Add change to that short list of things which are certain.
Kenai Peninsula College currently is in change mode.
Several faces familiar not only to the college, but also an integral part of life on the peninsula, are retiring this year.
Among them are Ginger Steffy, KPC's director, who has been with the college for 30 years. The search currently is on for a new director. A pool of 40 applicants has been narrowed to four finalists with interviews with all finalists scheduled for this month. Each applicant will visit the Soldotna and Homer campuses, and open meetings with faculty, staff and students, as well as receptions with community members, have been scheduled.
It's an important time in the life of the college and in the lives of those considering the new position: Gary Turner, Richard Swanson, Paul Dauphinais and Peggy Poling.
We wish all the candidates well. Although it's a small campus, KPC plays a big role in the community. The college not only provides book learning, but it also offers practical education, as well as recreational, cultural and social outlets to the entire community in a variety of programs.
Over the years, one of its goals has been to provide the training needed for jobs available on the peninsula. That's just one of many ways the college has partnered with the community to make its programs relevant. While it traditionally has catered to nontraditional, older students, the number of younger students at the college is increasing. Except for a lack of housing, KPC is ideally suited to reach out to students in outlying areas of Alaska who are seeking to further their education, but who don't relish the idea of having to go to a big city to do it.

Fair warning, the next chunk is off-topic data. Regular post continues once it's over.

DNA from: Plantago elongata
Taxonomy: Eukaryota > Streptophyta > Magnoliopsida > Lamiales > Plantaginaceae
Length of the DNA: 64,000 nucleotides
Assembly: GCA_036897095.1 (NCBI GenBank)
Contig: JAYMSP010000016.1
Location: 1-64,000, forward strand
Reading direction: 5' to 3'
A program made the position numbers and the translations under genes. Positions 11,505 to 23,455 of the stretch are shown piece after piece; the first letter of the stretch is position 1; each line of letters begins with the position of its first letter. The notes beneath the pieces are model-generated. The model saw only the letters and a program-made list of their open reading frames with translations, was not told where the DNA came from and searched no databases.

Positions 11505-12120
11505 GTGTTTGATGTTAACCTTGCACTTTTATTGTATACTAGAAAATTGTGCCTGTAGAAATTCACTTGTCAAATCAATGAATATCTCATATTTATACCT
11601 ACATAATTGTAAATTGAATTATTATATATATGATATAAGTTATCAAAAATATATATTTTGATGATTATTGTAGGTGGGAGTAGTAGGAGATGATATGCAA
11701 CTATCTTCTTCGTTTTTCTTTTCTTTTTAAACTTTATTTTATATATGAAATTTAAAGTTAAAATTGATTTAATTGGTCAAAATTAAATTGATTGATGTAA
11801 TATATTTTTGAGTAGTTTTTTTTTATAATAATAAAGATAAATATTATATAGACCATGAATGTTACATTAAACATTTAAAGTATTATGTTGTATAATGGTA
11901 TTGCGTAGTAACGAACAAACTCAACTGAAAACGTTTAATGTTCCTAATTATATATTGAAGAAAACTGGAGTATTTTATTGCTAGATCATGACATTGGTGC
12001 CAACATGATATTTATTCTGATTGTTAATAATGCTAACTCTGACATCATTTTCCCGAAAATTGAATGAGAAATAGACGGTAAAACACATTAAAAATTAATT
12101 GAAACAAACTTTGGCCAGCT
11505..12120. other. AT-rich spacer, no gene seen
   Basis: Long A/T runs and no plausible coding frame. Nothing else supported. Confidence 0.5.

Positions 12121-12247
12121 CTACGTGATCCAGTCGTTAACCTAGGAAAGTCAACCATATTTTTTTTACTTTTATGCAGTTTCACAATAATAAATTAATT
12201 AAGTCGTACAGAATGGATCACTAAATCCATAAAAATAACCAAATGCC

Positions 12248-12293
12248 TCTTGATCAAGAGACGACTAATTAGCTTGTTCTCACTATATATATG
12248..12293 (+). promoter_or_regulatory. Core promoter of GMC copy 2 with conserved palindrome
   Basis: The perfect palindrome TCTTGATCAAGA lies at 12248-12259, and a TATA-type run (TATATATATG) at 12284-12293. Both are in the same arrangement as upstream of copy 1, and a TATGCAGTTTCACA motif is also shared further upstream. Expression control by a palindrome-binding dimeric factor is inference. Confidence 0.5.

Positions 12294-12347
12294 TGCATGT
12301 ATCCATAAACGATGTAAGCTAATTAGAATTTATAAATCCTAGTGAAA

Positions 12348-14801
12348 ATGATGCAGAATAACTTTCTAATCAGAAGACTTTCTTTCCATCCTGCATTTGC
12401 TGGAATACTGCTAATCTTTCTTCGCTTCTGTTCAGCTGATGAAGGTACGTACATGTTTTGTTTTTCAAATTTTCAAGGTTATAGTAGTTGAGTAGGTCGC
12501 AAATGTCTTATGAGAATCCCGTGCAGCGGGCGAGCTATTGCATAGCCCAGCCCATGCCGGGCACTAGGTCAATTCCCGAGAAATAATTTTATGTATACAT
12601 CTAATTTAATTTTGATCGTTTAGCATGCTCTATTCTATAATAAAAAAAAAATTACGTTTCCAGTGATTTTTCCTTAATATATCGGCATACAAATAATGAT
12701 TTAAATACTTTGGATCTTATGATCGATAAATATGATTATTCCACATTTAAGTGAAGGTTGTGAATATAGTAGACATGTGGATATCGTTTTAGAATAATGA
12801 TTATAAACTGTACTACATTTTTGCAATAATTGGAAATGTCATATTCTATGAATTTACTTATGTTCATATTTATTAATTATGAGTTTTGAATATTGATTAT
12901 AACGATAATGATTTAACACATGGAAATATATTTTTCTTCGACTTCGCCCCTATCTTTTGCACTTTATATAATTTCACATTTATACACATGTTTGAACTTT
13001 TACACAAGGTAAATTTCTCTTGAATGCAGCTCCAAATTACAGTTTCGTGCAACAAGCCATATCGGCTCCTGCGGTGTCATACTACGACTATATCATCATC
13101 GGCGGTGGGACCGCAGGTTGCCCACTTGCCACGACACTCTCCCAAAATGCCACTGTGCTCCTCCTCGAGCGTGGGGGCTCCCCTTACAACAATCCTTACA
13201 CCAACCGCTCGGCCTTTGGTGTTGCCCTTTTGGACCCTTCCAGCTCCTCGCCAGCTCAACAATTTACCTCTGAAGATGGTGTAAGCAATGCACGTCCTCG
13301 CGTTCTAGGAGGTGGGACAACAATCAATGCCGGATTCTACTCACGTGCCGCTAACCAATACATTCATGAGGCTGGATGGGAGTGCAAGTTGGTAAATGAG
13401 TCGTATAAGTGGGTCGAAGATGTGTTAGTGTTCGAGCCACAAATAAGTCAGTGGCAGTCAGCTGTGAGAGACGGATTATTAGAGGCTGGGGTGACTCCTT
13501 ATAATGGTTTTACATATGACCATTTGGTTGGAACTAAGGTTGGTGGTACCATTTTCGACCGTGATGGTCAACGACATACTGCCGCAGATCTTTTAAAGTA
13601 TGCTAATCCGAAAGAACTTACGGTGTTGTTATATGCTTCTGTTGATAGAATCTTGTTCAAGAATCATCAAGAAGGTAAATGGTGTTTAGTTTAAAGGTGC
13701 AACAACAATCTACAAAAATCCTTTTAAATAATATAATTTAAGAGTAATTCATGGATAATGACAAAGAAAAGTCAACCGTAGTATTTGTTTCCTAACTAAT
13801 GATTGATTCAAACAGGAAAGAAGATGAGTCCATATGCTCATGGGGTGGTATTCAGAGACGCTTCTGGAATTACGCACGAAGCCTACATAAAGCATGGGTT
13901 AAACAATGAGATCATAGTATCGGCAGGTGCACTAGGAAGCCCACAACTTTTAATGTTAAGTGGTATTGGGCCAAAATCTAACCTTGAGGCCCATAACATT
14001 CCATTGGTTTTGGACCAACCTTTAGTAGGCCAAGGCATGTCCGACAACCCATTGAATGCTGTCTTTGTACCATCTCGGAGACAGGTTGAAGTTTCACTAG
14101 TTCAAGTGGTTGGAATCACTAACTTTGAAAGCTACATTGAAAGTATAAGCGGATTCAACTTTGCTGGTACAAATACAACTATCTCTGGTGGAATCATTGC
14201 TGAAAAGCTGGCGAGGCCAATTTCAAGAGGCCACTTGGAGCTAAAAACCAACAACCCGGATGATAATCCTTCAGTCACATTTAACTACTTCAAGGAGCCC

KPC's new director will face lots of challenges, not the least of which is the state's money woes. A great foundation, however, exists for the college to continue to grow -- and change -- to meet the needs of the community and its students.
Along with Steffy, others retiring from KPC this year include Boyd Shaffer, known for his inexhaustible knowledge of everything natural in Alaska, who started teaching art and natural science at the college in 1966; Gary Freeburg, the director of KPC's art gallery, who has spent the last 20 years teaching art and art history; and Jim Morrison, a counselor, who been a staple of KPC's student services for 27 years.
Those leaving will be missed. In their willingness to share their passion in their fields of expertise, they've made the community a better place. We thank them all and wish them well as they embark on new adventures.
When someone leaves a position, that person is never replaced. Each individual fills a unique niche, bringing particular strengths to an organization. That an organization survives their leaving is evidence that they have done their jobs well. Those leaving KPC have set excellent standards. Those who come behind them will have a good path to follow while still being able to make their own mark.
A reception honoring KPC retirees has been scheduled from 4 to 7 p.m. today in the Brockel Building at the college. We encourage the community to go and express their thanks for a job well done.
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